Eventually, he became so busy that he worked so late and he fixed candles onto his hat to light up the canvas. One of patrons was the powerful Duke and Duchess of Osuna.
In 1789 the French monarchy became prisoners of the Revolution and Charles IV and Maria Luisa became King and Queen of Spain. He was a lout and dim-witted king and his wife dominated him. She made Manuel Godoy, one of her lovers, Prime Minister. This provoked hatred from the Spanish people and of the Crown Prince Ferdinand himself.
The King promoted Goya to Painter of the Chamber and sat for a portrait. The King was very pleased with the result. Goya's position was secured but at the age of 46 years he suddenly collapsed. He suffered a grave and mysterious illness and was blind, paralysed and closed to madness. He was stone deaf after he recovered. The fear that he might not have a lot of time to finish all his work made him turn more and more to dark and sinister subjects.
In spite of all his ill health, Goya gained two more sponsors, Duke and Duchess of Alba. Goya visited her household often and when her husband died in 1796 he went with her to their estate in Andalusia. It was assumed that they were lovers and likely that she inspired two of Goya's famous paintings; The Naked Maja and The Clothed Maja.
When he completed those years later, he was summoned to the Inquisition because nudes were banned in Spanish art. Goya managed to avoid imprisonment and never revealed the name of the model.
Goya produced his first etchings, los Caprichos (Caprices) in which he showed the folly of humans. They are full with monsters, witches and goblins. The central image is called 'The Sleep of Reason Produces Monsters' and shows the nightmare which Goya fears when reason 'sleeps'.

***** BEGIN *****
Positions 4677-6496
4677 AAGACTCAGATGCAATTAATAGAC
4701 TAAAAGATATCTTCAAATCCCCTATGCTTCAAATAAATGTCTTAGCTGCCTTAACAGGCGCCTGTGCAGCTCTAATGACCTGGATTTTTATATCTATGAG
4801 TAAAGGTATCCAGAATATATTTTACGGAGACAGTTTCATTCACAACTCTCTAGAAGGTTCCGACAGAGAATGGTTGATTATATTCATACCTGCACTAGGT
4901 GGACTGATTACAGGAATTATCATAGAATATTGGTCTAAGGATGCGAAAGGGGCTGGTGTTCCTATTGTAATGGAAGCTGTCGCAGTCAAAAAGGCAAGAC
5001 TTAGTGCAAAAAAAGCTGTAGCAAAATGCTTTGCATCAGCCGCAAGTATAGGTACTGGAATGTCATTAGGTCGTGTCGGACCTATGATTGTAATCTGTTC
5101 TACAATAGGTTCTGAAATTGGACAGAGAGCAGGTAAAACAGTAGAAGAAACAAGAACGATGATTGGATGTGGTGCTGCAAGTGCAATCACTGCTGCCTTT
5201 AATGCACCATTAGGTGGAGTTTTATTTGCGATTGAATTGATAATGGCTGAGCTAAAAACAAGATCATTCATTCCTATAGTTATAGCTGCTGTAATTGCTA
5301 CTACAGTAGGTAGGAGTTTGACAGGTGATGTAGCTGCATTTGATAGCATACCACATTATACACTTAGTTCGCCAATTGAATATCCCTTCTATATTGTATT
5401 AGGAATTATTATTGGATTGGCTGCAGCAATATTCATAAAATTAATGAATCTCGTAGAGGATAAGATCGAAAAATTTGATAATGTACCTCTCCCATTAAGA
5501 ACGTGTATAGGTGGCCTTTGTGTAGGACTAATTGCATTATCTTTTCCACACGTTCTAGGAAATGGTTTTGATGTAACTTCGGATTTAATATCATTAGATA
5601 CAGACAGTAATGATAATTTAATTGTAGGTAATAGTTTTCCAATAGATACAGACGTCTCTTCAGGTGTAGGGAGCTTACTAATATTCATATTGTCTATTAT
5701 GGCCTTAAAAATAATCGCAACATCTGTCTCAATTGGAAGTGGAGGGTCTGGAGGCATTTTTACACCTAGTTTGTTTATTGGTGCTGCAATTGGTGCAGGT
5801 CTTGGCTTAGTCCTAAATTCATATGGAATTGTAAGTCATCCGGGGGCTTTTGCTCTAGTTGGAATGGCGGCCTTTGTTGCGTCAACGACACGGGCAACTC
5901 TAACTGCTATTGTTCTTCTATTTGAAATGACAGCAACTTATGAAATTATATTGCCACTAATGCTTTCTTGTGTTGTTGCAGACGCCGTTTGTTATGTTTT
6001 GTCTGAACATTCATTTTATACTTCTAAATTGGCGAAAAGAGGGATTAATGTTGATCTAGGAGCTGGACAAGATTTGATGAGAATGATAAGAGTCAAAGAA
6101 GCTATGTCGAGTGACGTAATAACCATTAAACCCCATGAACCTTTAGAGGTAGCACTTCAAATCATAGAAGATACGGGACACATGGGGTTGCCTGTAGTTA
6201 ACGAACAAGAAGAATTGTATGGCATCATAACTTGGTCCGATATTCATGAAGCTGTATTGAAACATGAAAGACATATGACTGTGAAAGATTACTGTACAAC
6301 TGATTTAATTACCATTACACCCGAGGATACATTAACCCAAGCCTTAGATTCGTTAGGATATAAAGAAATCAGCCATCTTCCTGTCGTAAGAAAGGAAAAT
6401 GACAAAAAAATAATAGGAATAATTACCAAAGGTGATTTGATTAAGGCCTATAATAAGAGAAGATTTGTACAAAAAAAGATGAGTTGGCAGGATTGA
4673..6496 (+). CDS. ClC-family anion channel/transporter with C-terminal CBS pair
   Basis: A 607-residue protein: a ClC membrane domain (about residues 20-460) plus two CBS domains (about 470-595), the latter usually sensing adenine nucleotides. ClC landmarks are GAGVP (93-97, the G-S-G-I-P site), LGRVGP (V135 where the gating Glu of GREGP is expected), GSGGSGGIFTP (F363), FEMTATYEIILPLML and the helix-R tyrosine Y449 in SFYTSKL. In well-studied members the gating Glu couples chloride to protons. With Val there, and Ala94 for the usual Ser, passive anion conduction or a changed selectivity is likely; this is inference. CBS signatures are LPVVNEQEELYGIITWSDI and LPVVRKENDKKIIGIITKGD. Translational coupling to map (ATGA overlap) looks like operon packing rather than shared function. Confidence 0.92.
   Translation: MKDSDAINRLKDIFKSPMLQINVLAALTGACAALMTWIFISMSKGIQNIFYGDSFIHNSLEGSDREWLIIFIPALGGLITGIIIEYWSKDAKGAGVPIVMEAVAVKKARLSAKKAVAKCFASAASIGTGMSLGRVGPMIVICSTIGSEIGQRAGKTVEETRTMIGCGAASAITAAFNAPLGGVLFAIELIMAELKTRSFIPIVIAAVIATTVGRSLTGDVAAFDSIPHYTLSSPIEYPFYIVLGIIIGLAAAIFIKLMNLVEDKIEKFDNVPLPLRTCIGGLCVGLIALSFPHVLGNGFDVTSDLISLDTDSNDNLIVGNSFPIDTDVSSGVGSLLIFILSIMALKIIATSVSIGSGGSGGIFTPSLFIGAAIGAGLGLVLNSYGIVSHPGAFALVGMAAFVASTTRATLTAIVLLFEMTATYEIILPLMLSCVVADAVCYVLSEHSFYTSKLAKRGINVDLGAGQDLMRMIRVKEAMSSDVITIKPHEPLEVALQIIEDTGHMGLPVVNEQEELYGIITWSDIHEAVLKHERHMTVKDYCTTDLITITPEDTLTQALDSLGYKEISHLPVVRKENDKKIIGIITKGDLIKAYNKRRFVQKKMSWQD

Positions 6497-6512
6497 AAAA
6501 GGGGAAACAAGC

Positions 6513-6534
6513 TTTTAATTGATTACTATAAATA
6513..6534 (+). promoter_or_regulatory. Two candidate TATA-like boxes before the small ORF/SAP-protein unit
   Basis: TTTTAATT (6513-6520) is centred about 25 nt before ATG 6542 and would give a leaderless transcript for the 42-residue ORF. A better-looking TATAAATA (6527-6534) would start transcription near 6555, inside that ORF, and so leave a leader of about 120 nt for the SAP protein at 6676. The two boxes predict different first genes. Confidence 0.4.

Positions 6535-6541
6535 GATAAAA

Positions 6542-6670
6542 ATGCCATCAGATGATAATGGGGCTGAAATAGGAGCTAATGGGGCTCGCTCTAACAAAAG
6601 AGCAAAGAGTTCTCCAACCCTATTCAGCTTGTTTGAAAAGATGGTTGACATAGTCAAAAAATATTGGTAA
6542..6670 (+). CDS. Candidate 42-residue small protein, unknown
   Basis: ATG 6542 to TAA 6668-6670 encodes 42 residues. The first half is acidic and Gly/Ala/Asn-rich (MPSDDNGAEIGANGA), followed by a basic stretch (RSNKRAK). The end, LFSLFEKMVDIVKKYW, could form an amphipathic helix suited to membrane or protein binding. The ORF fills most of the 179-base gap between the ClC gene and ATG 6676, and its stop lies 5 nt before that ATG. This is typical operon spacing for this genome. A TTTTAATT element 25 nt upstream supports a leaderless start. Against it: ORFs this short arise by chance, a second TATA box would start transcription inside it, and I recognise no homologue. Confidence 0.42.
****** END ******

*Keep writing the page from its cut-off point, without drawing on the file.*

These etchings did no harm to his reputation. In 1799 Goya became the First Court Painter. Then he received his most important commission, to portrait The Family of Charles IV. It took him a year to complete the painting and it shows the family in its splendour, arrogance and mediocrity.  After that the disaster started as the Crown Prince sited with Napoleon in order to overthrow his parents.
Napoleon seized the chance and invaded Spain.  Napoleon put his brother, Joseph, on the throne. In Madrid there was an uprising and the people were executed. Goya made a record of it and titled it 'The Second of May 1808' and 'The Third of May 1808'.
He done a new set of etching called 'The Disasters of War' which showed the atrocities of war during the six years between the French and the Spanish Guerrillas. It didn't show any heroes but rape, torture, murder and famine. The good scene in it was the girl Maria Augustin operating the guns during the siege of Goya's own city of Saragossa. He never published these etching but they were one of his greatest work. His intended message was for men not to be barbaric.
Goya remained, after the war, the First Court Painter' with the new King Ferdinand VII. The King paid little attention to him and Goya withdrew from court's life. He lived in a house in Madrid. His wife was now dead and a handsome, mysterious woman, Leocadia Weiss and her daughter Rosario lived with him.
Even so he was very ill, he still worked hard. He covered the walls of the house with dark and disturbing pictures. These pictures are called the 'The Black Paintings' and the most terrifying 'Saturn Devouring One of His Sons'.
Shortly afterward Goya left Spain and went to Bordeaux. He loved the peace and tranquillity. He painted miniatures with Rosarito.  In 1828, his grandson and daughter-in-law visited him and he wrote that he was indisposed with so much happiness.
He died a few weeks later surrounded by family.